SUMMA Director Named Member of Brookings Institution’s Millions Learning International Advisory Group | New YorkSeptember 25, 2019
The director of SUMMA, Javier González, was invited to join the International Advisory Group of the initiative “Millions Learning: Scaling up quality education in developing countries”, a project of the Brookings Institution’s Center for Universal Education that addresses the issue of how to scale up quality education for all children and youth, and experiences in the developing world.
The Millions Learning International Advisory Group meeting was held on September 24 in New York, in parallel with the UN General Assembly meetings.
With this meeting of the Advisory Group, the beginning of the second stage of the initiative was formalized, a phase to which SUMMA is integrated and which will be focused on the generation of evidence and recommendations on the scaling process in global education, strengthening the link between research and practice. To this end, the program will launch Real-time Scaling Labs in partnership with local institutions in several countries, through which they will work to learn, support and document in real time those ongoing initiatives focused on scaling up interventions that improve student learning. These labs are not physical spaces, but a process for the collection of this evidence.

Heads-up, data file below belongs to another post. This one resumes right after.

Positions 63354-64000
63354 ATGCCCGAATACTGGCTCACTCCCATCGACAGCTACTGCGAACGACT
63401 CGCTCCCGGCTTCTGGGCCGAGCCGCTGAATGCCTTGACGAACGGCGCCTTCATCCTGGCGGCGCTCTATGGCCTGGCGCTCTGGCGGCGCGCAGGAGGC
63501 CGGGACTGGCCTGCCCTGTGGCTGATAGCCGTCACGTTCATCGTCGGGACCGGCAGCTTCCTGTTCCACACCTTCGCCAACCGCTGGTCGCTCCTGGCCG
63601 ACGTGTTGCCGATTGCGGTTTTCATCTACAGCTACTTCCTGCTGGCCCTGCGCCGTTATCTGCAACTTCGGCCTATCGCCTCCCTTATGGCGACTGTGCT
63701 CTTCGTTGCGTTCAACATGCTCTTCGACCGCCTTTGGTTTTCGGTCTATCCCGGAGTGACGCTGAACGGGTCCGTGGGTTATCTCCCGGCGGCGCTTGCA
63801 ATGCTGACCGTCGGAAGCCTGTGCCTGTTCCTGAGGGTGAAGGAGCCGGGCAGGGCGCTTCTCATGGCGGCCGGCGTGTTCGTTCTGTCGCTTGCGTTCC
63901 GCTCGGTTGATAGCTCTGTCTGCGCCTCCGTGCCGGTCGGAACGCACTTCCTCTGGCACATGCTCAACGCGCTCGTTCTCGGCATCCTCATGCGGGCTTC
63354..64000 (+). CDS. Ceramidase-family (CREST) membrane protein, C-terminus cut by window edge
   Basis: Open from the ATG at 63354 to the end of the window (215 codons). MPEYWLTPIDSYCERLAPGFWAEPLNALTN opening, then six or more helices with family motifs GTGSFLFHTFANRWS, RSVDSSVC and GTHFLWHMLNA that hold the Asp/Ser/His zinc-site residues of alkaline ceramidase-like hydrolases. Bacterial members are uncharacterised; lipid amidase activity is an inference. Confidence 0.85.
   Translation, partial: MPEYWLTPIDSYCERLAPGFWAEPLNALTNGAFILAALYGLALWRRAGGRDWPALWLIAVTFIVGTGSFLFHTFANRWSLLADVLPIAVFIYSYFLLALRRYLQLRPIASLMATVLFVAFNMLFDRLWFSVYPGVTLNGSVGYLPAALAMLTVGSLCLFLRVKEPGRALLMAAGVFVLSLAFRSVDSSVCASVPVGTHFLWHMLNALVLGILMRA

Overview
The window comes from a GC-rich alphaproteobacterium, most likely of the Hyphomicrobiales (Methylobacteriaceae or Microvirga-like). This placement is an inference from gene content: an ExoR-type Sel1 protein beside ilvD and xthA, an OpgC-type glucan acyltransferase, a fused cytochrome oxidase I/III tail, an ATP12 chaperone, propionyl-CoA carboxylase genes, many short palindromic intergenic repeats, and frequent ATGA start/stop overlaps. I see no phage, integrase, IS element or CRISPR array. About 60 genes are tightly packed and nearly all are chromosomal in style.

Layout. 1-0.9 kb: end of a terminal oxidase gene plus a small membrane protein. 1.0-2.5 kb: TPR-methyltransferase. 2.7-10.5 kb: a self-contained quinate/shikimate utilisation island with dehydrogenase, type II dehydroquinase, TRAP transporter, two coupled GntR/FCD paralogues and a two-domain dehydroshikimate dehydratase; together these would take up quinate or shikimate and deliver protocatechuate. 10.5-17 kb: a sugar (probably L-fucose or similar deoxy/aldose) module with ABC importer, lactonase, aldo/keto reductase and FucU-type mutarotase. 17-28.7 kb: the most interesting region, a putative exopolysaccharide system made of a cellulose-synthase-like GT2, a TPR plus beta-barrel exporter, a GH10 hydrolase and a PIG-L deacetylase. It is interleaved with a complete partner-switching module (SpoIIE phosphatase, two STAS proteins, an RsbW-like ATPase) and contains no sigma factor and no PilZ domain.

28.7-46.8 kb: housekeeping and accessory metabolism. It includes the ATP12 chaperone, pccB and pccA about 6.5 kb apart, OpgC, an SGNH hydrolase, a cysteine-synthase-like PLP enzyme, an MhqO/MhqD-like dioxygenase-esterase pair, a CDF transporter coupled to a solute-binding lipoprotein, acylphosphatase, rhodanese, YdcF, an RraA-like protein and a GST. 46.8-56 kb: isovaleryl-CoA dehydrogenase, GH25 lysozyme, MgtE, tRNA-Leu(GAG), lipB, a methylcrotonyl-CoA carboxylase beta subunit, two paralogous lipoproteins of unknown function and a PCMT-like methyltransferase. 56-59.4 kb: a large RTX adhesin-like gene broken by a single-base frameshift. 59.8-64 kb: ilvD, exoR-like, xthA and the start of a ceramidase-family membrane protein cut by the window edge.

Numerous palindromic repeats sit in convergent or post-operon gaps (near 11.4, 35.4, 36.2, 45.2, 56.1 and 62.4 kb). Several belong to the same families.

The International Advisory Group, will provide strategic guidance that contributes to the process of implementation, adaptation and learning of these scaling labs in real time in three areas: 1) scaling in education that emerges from the experience gathered in the scaling labs; 2) process of implementation of scaling labs and research strategy and documentation; and 3) the impact and sustainability of scaling labs and strategies for disseminating key findings.
In the initial phase (2014-2016), the Brookings Centre for Universal Education undertook extensive scaling up and learning research that included 14 case studies from Brazil and Honduras, to Uganda and Zambia, Jordan and India. The study found that successful scaling up of quality learning often occurs when new approaches and ideas are allowed to develop and expand within margins and then spread to many more children and young people.